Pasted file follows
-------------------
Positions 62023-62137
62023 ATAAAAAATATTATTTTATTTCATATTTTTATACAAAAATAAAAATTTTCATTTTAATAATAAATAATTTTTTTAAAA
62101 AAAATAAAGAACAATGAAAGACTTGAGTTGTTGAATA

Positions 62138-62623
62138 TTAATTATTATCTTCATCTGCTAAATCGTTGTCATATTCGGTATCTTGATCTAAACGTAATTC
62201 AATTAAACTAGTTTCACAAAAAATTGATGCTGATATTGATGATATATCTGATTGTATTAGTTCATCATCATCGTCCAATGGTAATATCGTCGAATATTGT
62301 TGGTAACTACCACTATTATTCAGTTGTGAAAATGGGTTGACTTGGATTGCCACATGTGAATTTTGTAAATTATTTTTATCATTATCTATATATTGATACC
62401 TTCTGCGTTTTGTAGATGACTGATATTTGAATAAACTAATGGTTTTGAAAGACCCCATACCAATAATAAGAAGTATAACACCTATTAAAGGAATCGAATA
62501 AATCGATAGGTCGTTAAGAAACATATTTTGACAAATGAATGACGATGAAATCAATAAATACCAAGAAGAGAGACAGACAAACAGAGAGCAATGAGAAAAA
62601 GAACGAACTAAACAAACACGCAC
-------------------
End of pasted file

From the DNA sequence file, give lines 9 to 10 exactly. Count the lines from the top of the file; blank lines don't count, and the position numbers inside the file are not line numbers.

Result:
62501 AATCGATAGGTCGTTAAGAAACATATTTTGACAAATGAATGACGATGAAATCAATAAATACCAAGAAGAGAGACAGACAAACAGAGAGCAATGAGAAAAA
62601 GAACGAACTAAACAAACACGCAC